I find it interesting—and it is a theme I am developing with coauthors on two projects, one on Mexican presidentialism and federalism, and the other on the US in comparative perspective—that the founders of the US Constitution were very explicit, in the Federalist Papers, about the transactional relationship they were setting up between the executive and the legislature: Institutions with separate agency that would have to work together to accomplish their respective goals. However, they did not elaborate a similar transactional relationship between national and state governments. They appeared to think of the levels as having a more separate existence.

Yet the very logic of the separate yet overlapping institutions of federalism mandate a theoretically almost identical transactional relationship as that between the separate but overlapping branches of any one level. If the founders did not foresee it this way, it is only because they imagined greater separation of tasks between the levels of government than between the branches of the federal government.

Yet, in their wisdom, the founders did not bar Congress from carrying out other functions beyond those explicitly enumerated. This allowed the functions of the federal government to grow without overtaking the sovereignty of the states. Each level still has to bargain with the other. And, because congressional power originates in part from the states (at least in theory), congress does not make laws in some sort of hypothetical vacuum in which the same interests arising out of the states are somehow not represented at the federal level.

Constitution day and federalism

Constitution Day is really tomorrow, and I already said most of what I have to say about it on Tuesday here at F&V, as well as on KPBS radio on Wednesday.

Nonetheless, while I mentioned in both settings the irony of the way in which Constitution Day was established—by slipping a mandate on schools into a large appropriations bill—I did not entertain the further question of whether the very act of making this mandate was itself contradictory to the Constitution. This raises questions about what is federalism.

The Volokh Conspiracy today posts an announcement of a talk at George Mason University:

Join Foundation Professor of Law Ronald Rotunda and Patrick Henry Professor of Law Nelson Lund for as they examine whether it is constitutional for Congress to use its spending power to reach down into the curriculum and culture of every school in the country and dictate what shall be taught, celebrated, or memorialized.

(I have to say that I have long been intrigued by the fact that a Professor Rotunda studies laws passed at the United States Capitol.)

Steven Taylor similarly notes how Congressional mandates attached to federal money provided to states “fundamentally alters the overall power of Congress vis-à-vis the states.” Thus with the system working this way…

the pure federalism of the Constitution itself, as delineated by Article I, Section 8 and the Tenth Amendment is not fully in operation.

I’ve never seen this as a problem. “Pure federalism” is the existence of separate sovereign levels of authority, an ingenious idea that the founding fathers committed to parchment on this day (well, more or less) 218 years ago. But nowhere does this federal constitution require that Congress give money to the states without strings, or that it give money to the states at all.

As a payer of federal taxes, I don’t want my tax money sent to states without strings (and here I am talking about far more serious matters of national policy than Constitution Day events). I don’t want to be Argentina or any of several other wholly dysfunctional federations in which federally collected taxes are transferred to state or provincial governments that have no acountability for the way they use the money, and no incentive to raise their own revenue to suppor their own spending habits.

If the states don’t like the strings, they have the sovereign right, under the federal form of government, to refuse the money and either forego the services it would pay for, or raise their own taxes to provide the services as they see fit.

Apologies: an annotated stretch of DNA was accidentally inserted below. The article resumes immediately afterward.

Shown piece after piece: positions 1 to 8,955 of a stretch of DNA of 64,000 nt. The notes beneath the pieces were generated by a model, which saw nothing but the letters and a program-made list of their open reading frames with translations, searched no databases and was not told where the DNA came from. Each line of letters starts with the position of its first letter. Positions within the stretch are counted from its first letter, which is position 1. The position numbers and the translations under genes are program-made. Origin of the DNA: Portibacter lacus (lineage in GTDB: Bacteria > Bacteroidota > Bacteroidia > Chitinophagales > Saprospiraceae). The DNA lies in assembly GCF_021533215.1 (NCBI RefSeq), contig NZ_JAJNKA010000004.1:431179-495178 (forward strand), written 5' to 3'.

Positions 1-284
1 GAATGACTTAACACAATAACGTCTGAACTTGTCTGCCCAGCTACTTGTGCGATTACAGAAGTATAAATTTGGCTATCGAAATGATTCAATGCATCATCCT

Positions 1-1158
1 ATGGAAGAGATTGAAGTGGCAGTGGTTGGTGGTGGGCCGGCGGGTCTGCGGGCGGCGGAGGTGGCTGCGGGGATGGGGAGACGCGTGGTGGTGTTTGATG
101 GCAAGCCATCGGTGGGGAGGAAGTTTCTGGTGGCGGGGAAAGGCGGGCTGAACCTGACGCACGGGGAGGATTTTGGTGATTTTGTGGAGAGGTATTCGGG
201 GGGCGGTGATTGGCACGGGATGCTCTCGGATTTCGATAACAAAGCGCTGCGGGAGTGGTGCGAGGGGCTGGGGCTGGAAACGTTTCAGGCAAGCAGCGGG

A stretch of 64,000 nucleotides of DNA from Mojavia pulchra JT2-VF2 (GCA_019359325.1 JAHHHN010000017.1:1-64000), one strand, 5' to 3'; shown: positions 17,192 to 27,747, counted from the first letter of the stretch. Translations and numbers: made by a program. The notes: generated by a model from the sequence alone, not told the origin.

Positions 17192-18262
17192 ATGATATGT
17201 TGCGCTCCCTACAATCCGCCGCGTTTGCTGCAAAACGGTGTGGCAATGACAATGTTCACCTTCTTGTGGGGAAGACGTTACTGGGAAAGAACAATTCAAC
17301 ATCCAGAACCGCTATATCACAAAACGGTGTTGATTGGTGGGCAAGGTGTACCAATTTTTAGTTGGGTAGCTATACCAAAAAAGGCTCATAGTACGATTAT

As Steven put it, regarding the increased fiscal powers of the central government over time:

we are doing all of this en masse because we might get our federal money taken away.

Exactly. States can make policy on their own and raise their own revenues for it, or they can take federal money. If they choose the latter, Congress has every right to impose mandates on how they use it, in support of national policy, as conceived by national elected officials, accountable to their own constituencies (which happen to be located back within the various states). That is the essence—and purity—of federalism.

Constitution Day is coming

This Friday, September 16, marks the first official observance of US Constitution Day. The idea of a national day to commemorate the Constitution was a long-time project of Sen. Robert Byrd of West Virginia, and now it is upon us.

The day commemorates the final meeting of the Constitutional Convention in Philadelphia on September 17, 1787. (The 17th is a Saturday this year, so observances are planned in schools and elsewhere for Sept. 16.)

The law was not noticed at all last year when it was enacted—at least if a Lexis Nexis search of the phrase “constitution day” is any guide. Probably this is because it was approved as nothing but a rider to an appropriations bill.

But it sure is being noticed now, because among the provisions of the law is a requirement that all public schools set aside time for discussion of the Constitution in commemoration of the day. In the past week, newspapers all over the country have devoted stories to it. Typical is this one from the Daily Star of Oneonta, NY, noting that one local school superintendent:

found about the regulations recently while on an independent search on the Internet […]. He did not learn about the mandate through communications with state or federal education departments.

The Asheville, NC, Citizen-Times says the Day is “long overdue“:

The Constitution is the nation’s owners manual. It puts down in writing everything on which this nation was founded. It deserves our respect for the dramatic ideas it put forth – liberty, equality, rule by law, not men – and for its astounding longevity; it’s the oldest written constitution of any functioning nation on the planet.

And yet we know shockingly little about it. Most of us have hazy concepts that the First Amendment addresses free speech and the second guns and that’s about it. Constitution Day is a modest effort to remedy that.

I am inclined to agree.

As for my own connection to Constitution Day, and my interest in constitutions and politics more generally, it is quite literally in my blood. I am a descendant of George Read, who was among those who signed the Constitution 218 days ago this Saturday.